Anyway, I think you get the idea. Here is a picture and the SketchUp file. Oh, and speaking of the SketchUp file, you posted a 2020 version. We all use SketchUp Make on here as it is the free version and it stopped being made in 2017. A lot of people use older operating systems so they might have much older versions on their computer. When you go to save a version for the forum, first go to model info, statistics, then purge unused. This will typically make your file small enough to post on here. If it is still too big, upload it to dropbox or your google drive or something like that that will hopefully be there forever. Then, go file save as and for the file type, choose an older version. For the one I uploaded I selected a 2014 version.
Attachment:
konspan96.jpg

Attachment:
konspan96.skp


Greg


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PostPosted: Thu Mar 12, 2020 9:17 am 
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Greg you are so kind, thank you for all the help !
are you sure you want to keep designing the room with me?
I don't want to be greedy by asking so many questions


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PostPosted: Thu Mar 12, 2020 6:11 pm 
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I'll help when/where I can. It's tough to make the time but I understand the anxiety of feeling lost but wanting and needing to get a project done. Luckily the search feature is great on the forum and chances are damned near every question you have does have an answer waiting for you on the forum. Don't hesitate to ask though!

Greg

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PostPosted: Sun Mar 15, 2020 8:08 pm 
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Hallo Greg :)

Just some questions about the walls so i can start constructing the frames.

I would like to ask about the kg of the rock-wool.

Because my room will be outside (next to) my house and temperatures here get really high in summer, i will also be using 4cm Styrofoam insulation.

So, from outside to inside i am thinking to go something like this: two layers of drywall -> Styrofoam insulation -> rock wool -> two layers of drywall (except rear wall that i am going to be using cloth to make the whole wall absorptive)

Does this order sound good to you? maybe you have an advice to make it better
What kg/m3 of rock-wool should i be using? The heavier the better?
Should i include a layer of empty space (air) inside the wall? If yes in what order should it be?

Thanks in advance


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PostPosted: Mon Mar 16, 2020 4:45 am 
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Because my room will be outside (next to) my house and temperatures here get really high in summer, i will also be using 4cm Styrofoam insulation.

I wouldn't use the styrofoam if I were you. It is closed cell so it won't help acoustically at all. If you have thermal concerns, you could just use higher R value insulation.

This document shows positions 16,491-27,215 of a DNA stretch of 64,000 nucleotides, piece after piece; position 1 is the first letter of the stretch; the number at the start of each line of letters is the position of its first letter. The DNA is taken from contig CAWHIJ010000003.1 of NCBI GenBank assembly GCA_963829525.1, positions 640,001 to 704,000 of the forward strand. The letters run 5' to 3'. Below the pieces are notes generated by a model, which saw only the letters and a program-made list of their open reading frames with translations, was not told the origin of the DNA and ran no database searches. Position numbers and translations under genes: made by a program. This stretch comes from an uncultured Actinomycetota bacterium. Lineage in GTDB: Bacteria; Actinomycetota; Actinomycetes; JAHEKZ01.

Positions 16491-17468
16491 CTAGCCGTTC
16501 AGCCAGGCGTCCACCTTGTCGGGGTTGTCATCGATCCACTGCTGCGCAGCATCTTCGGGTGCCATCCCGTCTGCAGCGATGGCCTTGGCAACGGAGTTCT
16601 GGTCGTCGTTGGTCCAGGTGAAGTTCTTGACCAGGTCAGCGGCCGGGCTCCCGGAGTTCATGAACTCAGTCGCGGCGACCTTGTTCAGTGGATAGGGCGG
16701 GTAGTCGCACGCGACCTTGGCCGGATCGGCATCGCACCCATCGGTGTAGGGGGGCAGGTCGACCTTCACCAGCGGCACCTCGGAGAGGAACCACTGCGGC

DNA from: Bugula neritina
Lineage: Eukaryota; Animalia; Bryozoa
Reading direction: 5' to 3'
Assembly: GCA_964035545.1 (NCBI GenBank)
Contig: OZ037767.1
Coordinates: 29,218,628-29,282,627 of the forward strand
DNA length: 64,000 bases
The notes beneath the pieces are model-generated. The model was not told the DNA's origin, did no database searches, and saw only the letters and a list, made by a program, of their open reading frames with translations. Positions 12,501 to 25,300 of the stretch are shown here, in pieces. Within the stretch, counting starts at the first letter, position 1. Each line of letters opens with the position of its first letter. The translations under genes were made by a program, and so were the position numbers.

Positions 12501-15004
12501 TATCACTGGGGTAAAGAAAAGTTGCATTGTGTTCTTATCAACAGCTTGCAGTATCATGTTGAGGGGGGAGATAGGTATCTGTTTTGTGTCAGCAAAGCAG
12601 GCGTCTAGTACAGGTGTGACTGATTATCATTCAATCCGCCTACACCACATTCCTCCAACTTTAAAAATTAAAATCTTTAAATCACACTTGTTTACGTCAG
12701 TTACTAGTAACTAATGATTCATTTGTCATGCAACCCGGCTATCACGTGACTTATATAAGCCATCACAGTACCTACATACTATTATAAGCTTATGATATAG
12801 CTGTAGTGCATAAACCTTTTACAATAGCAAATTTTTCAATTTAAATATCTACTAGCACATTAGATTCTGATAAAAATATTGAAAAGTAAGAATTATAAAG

Quote:
What kg/m3 of rock-wool should i be using? The heavier the better?

In the wall cavity, use whatever really.

Quote:
Should i include a layer of empty space (air) inside the wall? If yes in what order should it be?

Maybe check your local building codes, but acoustically speaking, don't leave any voids.

Greg

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PostPosted: Mon Mar 16, 2020 7:55 am 
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In the wall cavity, use whatever really.


How is that?
What about the rear wall that its going to be covered only with cloth ?


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PostPosted: Mon Mar 16, 2020 8:54 am 
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How is that?
What about the rear wall that its going to be covered only with cloth ?

Acoustic treatment inside your room is different than the MSM cavity. For the inside of your room, if you can afford and find Owens Corning 703, that is the good stuff.

Greg

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PostPosted: Mon Mar 16, 2020 5:04 pm 
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For the inside of your room, if you can afford and find Owens Corning 703, that is the good stuff.


I assume when you say for the inside of the room you mean for the back wall, bass traps, panels and stuff like that right?


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PostPosted: Tue Mar 17, 2020 3:29 am 
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I assume when you say for the inside of the room you mean for the back wall, bass traps, panels and stuff like that right?

Exactly.

Greg

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PostPosted: Fri Mar 20, 2020 4:00 am 
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Today some of the framing was completed. :D


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PostPosted: Fri Mar 20, 2020 4:46 pm 
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Even though I did that last drawing for you, I don't fully understand your build. But, I trust that you know what you're doing. It's just like building some Ikea furniture in that you have a detailed plan to follow :wink:

Greg

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PostPosted: Fri Mar 20, 2020 8:19 pm 
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No problem, actually we didnt need a plan for the outer frame but things are going good. As i said i am not going for a professional room.
Just wanted to share some progress :)
Next step -> outer ceiling frames


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PostPosted: Sun Apr 19, 2020 5:38 am 
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hey Greg how are you ?
i have a question about the materials i should be using on my wings
i have seen people building them like resonators, others (under the speakers height) with cloth and insulation inside, and others just wall. What would you suggest?
The room is still being constructed, i am just working on it all day but i will post some photos soon.
Thanks in advance.